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Schwank Dairy Industry Study Released by State’s Legislative Budget and Finance Committee
On September 25, 2019
Harrisburg, September 25, 2019 − The Pennsylvania General Assembly’s Legislative Budget and Finance Committee today released a study of the Commonwealth’s dairy industry which was prompted by legislation sponsored by Sen. Judy Schwank (D-11th District).
The legislation, Senate Resolution 384, directed the joint committee to conduct a study and issue a report making recommendations for initiatives to assist dairy producers in the Commonwealth in response to the decreasing demand for dairy products and decreasing milk prices.
The 130-page report is divided into five sections that provide background information on the Commonwealth’s dairy industry, historical and contextual issues, current issues and, finally, recommendations to aid the industry.
The recommendations centered on improving milk market fairness, potential and oversight. They included:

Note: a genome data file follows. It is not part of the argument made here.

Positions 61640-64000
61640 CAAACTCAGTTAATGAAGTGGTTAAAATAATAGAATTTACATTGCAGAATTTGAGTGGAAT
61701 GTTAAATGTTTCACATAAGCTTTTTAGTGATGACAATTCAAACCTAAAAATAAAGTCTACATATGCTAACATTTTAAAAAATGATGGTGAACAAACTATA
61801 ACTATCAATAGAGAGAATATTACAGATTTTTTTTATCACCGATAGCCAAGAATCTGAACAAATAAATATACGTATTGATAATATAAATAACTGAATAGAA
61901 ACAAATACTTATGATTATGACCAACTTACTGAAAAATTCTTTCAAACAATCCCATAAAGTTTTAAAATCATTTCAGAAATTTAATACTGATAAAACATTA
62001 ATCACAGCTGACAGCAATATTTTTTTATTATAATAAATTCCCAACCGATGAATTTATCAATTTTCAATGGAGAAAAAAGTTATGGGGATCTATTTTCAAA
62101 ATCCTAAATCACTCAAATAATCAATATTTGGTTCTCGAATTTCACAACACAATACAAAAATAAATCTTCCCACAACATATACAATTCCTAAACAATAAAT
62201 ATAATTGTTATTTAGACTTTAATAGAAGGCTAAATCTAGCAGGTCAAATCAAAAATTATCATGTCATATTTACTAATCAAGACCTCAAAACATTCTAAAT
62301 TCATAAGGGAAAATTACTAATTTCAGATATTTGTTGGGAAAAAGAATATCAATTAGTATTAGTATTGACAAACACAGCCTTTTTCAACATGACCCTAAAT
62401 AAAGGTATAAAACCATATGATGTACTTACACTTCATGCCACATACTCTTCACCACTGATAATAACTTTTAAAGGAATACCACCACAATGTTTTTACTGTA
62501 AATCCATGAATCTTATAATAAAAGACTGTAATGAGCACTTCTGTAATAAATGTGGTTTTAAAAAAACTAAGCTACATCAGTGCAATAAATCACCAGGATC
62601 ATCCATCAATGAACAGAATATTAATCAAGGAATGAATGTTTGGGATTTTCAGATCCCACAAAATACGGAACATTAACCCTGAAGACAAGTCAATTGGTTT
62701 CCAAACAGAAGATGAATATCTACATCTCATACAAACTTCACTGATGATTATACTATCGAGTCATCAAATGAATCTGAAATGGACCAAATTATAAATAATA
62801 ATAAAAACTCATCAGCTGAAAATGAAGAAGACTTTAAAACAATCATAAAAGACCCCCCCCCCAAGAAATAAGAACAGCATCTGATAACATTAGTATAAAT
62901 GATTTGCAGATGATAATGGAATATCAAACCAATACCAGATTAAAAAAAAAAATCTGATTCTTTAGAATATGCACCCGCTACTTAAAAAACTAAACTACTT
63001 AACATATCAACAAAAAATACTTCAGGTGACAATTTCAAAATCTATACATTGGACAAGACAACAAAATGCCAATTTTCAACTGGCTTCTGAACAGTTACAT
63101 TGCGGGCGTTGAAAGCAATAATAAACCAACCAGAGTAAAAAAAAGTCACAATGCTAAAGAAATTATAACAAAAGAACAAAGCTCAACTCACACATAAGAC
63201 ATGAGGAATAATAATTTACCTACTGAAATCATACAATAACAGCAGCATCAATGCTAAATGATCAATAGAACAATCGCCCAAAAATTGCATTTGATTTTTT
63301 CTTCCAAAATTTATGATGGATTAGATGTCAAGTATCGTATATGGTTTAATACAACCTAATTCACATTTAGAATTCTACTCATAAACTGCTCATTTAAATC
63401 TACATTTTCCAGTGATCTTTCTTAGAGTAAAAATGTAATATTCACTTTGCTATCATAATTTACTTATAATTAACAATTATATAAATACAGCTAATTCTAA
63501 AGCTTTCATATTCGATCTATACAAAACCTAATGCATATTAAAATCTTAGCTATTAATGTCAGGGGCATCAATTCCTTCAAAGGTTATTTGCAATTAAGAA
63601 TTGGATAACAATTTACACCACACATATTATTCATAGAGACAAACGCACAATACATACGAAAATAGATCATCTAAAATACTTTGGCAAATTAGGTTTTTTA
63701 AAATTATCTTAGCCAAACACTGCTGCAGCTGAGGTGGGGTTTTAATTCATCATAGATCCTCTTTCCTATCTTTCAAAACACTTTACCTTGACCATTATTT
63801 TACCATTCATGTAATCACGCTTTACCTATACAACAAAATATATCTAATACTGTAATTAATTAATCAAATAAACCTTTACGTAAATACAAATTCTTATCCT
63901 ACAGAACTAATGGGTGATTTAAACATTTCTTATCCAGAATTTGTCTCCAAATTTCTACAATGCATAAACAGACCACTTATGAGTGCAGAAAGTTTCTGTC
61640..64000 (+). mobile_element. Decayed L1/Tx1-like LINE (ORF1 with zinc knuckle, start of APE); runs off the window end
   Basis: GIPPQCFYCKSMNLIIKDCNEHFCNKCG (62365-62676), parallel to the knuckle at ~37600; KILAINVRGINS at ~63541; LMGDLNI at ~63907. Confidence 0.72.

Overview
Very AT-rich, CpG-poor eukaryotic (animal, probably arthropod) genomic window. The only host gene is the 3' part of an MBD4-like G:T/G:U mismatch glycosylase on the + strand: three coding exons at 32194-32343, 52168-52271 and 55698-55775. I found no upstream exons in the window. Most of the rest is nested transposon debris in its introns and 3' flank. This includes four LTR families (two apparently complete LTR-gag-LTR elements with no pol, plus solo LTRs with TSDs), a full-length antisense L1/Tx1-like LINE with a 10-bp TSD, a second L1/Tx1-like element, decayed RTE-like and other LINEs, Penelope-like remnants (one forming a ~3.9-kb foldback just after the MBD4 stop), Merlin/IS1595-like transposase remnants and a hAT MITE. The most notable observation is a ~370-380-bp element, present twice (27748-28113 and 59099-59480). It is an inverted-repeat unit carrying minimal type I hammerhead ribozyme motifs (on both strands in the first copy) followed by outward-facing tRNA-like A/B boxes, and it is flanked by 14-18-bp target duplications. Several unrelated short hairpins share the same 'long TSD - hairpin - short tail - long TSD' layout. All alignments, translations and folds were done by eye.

- Regulating plant-based milks as a Class V Milk Product (Class I through IV represent fluid milk, cream products, cheeses and butter/dried milk products, respectively).
- Clarifying milk date coding requirements.
- Licensing milk retailers to capture more detail about milk sales in Pennsylvania to better inform future decision-making.
- Expanding existing research and development assistance for the dairy industry.
- Aiding the development and construction of cheese plants.
- Further developing Pennsylvania’s identity and uniqueness for fluid milk.
- Expanding the size of the Pennsylvania Milk Marketing Board (PMMB) from three members to five.
- Changing the name of the Pennsylvania Milk Marketing Board to the “Milk Control Board.”
- Improving the transparency and distribution of the PMMB’s Over-Order Premium, an amount over the applicable Federal Order or PMMB-established base price, which the PMMB mandates be paid to Pennsylvania producers for all Class I milk produced and utilized in Pennsylvania.
“This study gives us a full view of the dairy industry, and that context is imperative. To improve anything, you must first know how you got where you are,” Schwank said. “I look forward to sharing the report with local farmers and seeing what legislative aid we can provide.”
The recommendations are a starting point for future discussion and action by policy makers. The full report can be found at http://lbfc.legis.state.pa.us/.